OVERVIEW: The Crown Family Philanthropies favor Jewish causes but also fund a wide range of education, arts, environmental, and human services organizations throughout the Chicago area.
FUNDING AREAS: Arts and culture, civic affairs, education, environment, global health, health, human services, Jewish charitable causes
IP TAKE: Although Crown spreads its grants among community and arts causes each year, a vast majority of the grants are awarded to Jewish organizations. Individuals not running a Jewish organization should make sure proposals serve underprivileged youth in some way.
PROFILE: The Crown Family Philanthropies was known as the Arie and Ida Crown Memorial until 2009, but the foundation's objectives have remained constant. With humble beginnings, founders Arie and Ida Crown emigrated from Eastern Europe to Chicago in hopes of a better life for their children. Their company, Material Service Corporation, ended up being one of the most successful corporations in America, and the Crown family has been giving to local causes ever since. Crown's current program areas include arts, civic affairs, environment, education, health, human services, and Jewish causes.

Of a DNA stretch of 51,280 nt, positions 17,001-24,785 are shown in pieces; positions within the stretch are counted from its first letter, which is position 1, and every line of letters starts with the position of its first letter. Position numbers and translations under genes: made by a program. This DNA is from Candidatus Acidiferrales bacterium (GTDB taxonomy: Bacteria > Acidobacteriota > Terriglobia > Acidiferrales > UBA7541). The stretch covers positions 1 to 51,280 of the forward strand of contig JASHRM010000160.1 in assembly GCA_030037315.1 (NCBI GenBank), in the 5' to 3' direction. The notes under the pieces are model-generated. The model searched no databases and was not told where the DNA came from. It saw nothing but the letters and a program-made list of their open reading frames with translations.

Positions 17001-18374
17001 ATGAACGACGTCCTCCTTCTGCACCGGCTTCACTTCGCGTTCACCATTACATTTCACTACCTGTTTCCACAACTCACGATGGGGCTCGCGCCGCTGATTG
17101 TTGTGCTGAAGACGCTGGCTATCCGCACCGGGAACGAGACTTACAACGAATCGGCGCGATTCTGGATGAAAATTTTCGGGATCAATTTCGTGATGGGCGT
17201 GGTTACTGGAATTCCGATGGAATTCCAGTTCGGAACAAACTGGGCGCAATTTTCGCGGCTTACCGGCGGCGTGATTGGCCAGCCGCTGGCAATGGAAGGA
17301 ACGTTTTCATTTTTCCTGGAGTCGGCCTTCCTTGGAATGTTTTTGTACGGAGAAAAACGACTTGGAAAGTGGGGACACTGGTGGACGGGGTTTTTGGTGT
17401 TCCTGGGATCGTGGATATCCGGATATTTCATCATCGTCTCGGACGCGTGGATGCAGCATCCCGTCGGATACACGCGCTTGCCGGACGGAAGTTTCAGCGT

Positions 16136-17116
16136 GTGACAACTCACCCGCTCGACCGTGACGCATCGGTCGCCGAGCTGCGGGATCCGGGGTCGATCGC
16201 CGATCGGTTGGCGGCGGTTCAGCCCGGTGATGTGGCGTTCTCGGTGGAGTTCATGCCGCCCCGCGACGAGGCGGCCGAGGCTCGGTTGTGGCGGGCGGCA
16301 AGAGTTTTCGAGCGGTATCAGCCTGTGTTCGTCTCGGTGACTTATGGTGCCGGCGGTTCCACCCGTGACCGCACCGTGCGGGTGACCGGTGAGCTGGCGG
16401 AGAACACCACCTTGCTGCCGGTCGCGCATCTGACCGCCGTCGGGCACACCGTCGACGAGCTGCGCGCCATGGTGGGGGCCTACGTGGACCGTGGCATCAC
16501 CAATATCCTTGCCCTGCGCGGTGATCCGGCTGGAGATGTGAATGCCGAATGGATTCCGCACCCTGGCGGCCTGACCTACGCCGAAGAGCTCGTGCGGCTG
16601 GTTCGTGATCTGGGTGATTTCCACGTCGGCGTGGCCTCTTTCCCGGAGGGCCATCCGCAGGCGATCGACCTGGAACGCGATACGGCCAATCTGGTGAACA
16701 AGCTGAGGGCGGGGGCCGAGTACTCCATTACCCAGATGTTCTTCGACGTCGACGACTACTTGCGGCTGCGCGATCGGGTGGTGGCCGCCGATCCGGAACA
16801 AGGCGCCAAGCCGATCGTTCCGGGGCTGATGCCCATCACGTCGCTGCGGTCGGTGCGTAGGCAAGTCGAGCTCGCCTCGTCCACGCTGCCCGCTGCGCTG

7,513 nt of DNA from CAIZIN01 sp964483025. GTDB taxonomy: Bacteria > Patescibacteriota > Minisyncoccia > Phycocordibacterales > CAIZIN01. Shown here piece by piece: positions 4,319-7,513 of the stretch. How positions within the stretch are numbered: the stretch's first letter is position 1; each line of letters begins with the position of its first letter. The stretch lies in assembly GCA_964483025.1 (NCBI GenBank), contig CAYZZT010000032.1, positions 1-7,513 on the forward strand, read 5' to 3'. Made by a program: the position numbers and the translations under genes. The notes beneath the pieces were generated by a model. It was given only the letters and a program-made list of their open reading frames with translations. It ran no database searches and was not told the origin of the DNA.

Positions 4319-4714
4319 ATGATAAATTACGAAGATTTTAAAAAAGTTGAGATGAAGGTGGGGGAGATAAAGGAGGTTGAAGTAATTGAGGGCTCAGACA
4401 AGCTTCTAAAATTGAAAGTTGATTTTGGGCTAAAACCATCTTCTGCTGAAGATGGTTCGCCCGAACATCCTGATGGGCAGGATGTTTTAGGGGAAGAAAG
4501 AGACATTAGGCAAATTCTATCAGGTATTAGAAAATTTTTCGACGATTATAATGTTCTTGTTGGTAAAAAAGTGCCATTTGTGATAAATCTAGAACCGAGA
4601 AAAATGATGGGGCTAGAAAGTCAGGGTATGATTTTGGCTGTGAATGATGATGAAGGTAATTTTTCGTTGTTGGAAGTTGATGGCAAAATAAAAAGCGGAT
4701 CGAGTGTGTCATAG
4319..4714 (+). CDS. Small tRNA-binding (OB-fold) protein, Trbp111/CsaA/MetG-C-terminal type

The Crowns have granted funds to homeless causes like Inspiration Corporation, music programs like the Merit School of Music, and educational resources like Urban Prep Academies. There are three educational categories that aim to boost promising schools, leadership programs, and holistic education support. Although the environment program budget usually isn't as large as the others, a Chicago-based program will need to focus on Great Lakes preservation, climate change, or energy conservation. The Chicago health program addresses both access to care and prevention, and the human services program is all about community safety, stable housing, and economic stability. Crown has honored Jewish community and education leaders with Covenant Awards in the past. Within the arts category, grantseekers should contact Crown for programs that increase access to arts education for pre-K to grade 12 students. The civic affairs program focuses on youth engagement and service learning.
This foundation does not have an online grants database, and grant amounts vary widely. Grantmaking is typically restricted to Chicago, except for its global health program. As a general rule, Crown does not fund individuals, associations, coalitions, film, video, exhibitions, or conferences.
The foundation accepts unsolicited letters of inquiry for its Jewish charitable program, but the other funding categories are typically by invitation only. The foundation has two annual grant cycles, spring and fall. Grantseekers should direct general questions to the staff at 312-750-6671 or email@example.com.
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